The contrast between Adam’s and Captain Donnithorne’s acceptance speeches emphasizes the differences in their characters. While the others at the table criticize Adam’s pride, everyone lauds Captain Donnithorne’s self-effacement. The narrator, however, takes the opposite view: Adam’s speech, proud though it may be, is an honest assessment of his own abilities. Captain Donnithorne’s speech, by contrast, is punctuated by his own guilt about Hetty and characterized by falseness. Captain Donnithorne wants to seem modest, so he gives a modest speech. Adam is proud of his workmanship and the respect of his peers, so he speaks frankly and proudly. The difference between them contributes largely to the difference between their fates at the end of the novel: Adam will overcome his weaknesses, but Captain Donnithorne will succumb to his, and as a result Adam will remain among his friends while Captain Donnithorne will have to flee the parish in disgrace.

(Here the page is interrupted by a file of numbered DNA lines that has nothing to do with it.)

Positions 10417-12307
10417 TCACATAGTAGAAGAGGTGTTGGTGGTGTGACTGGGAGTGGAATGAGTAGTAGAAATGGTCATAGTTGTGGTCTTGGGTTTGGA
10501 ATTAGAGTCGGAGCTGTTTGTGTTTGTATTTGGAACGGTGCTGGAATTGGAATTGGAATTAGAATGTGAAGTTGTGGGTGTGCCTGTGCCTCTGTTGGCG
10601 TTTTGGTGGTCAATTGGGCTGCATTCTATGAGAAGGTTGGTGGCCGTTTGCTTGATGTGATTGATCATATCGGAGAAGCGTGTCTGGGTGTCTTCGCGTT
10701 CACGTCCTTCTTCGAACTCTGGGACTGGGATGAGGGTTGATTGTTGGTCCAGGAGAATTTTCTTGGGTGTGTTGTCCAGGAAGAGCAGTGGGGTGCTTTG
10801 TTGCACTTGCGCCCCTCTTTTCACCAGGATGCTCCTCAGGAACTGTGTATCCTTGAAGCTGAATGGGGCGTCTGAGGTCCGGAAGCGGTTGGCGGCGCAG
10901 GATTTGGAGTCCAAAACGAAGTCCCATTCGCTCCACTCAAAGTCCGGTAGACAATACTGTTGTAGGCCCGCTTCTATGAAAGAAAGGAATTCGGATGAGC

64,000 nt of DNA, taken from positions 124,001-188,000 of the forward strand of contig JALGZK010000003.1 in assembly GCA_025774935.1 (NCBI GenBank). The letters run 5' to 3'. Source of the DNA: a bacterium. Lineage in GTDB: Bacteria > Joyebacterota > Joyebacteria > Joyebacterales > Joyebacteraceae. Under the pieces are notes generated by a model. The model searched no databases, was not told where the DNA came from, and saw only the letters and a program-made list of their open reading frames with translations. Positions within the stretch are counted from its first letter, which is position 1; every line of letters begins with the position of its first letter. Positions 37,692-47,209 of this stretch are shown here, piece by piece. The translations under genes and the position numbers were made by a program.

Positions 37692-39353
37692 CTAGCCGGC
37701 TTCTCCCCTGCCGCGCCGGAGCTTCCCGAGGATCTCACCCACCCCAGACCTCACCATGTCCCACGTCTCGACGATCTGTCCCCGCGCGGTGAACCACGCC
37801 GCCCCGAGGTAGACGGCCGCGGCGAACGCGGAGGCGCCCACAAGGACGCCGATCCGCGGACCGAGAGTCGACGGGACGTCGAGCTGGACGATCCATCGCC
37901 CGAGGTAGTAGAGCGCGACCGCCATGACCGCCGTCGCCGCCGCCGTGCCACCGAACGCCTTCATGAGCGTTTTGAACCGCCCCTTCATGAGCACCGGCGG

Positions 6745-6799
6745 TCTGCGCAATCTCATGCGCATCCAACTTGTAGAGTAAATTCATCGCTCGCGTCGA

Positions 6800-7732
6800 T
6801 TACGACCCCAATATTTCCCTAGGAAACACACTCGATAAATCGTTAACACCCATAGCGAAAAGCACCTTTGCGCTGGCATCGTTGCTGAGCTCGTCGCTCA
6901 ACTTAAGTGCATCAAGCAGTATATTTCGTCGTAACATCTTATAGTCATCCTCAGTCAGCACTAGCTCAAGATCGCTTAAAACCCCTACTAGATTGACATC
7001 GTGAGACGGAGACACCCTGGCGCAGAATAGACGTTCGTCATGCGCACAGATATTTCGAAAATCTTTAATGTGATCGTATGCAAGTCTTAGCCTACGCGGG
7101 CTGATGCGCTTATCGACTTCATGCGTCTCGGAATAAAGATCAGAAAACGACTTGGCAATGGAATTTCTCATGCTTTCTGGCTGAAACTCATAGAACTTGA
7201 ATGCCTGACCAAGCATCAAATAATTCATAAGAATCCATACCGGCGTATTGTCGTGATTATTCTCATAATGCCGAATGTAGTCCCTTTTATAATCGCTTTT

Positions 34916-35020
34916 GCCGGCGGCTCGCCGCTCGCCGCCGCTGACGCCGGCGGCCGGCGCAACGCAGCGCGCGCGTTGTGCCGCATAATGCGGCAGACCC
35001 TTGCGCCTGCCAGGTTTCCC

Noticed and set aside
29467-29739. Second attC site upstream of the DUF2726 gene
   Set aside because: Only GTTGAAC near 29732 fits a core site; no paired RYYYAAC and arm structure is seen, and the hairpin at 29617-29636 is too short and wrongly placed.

Eliot continually discredits those members of the nobility who deride the simple pleasures of the lower classes. The party is a microcosm of everything distasteful about class prejudice. At the party, the nobility are set apart, and the women neglect even to join the lower classes for dinner. They sit on a raised platform and do not participate in the simple games of the peasants. They make fun of Wiry Ben’s dance, even though, as the reader learns from the reaction of Mr. Poyser, Wiry Ben is, in fact, a very talented dancer. The narrator has no patience with this snobbery, making clear over and over that the empathy in the novel lies with the poorer people. Mrs. Irwine, who embodies the worst of the snobs, is drawn as a single-minded, haughty woman whose condescension only serves to make people unhappy. For example, her selection of practical gifts for the young women, so as not to encourage vanity in the lower classes, undercuts the spirit of fun and frivolity of the afternoon. Her so-called gifts only make the recipients unhappy. The narrator encourages readers instead to enjoy life’s simpler pleasures and not to turn their noses up at characters or people just because they are of a lower class.